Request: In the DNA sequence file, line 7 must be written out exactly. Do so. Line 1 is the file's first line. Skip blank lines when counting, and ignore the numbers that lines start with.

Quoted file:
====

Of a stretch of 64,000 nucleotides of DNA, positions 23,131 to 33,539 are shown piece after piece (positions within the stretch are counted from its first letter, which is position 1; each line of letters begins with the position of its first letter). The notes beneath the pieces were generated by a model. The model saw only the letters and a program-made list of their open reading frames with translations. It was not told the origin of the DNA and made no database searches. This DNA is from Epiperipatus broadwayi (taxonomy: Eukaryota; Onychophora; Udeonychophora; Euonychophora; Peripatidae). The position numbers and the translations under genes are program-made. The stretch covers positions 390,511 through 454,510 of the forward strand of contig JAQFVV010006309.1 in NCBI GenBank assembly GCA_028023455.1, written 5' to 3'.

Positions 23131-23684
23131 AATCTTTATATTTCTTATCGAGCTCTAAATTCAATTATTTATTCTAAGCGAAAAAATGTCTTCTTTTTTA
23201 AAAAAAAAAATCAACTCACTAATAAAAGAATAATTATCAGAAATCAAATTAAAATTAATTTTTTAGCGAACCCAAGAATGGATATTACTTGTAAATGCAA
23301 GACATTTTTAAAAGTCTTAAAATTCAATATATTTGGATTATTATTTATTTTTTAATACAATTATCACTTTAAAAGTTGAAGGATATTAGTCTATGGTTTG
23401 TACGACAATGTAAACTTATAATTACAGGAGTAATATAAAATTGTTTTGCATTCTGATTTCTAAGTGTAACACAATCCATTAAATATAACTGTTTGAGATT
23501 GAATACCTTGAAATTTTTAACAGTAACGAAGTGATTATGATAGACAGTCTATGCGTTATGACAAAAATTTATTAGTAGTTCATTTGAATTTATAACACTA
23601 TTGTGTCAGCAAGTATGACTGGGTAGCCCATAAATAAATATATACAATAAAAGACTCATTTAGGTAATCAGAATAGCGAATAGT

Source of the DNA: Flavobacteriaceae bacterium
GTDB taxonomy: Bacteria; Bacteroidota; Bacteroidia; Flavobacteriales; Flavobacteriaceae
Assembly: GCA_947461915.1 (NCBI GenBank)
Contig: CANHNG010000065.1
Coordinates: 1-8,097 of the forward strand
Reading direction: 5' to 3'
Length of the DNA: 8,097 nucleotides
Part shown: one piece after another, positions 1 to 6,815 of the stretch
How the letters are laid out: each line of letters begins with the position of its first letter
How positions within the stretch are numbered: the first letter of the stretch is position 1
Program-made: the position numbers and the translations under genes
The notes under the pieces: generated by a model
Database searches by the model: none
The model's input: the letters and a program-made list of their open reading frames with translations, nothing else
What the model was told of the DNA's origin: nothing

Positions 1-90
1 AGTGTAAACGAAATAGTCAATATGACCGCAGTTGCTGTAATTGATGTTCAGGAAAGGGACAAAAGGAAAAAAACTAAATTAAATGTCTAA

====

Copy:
23501 GAATACCTTGAAATTTTTAACAGTAACGAAGTGATTATGATAGACAGTCTATGCGTTATGACAAAAATTTATTAGTAGTTCATTTGAATTTATAACACTA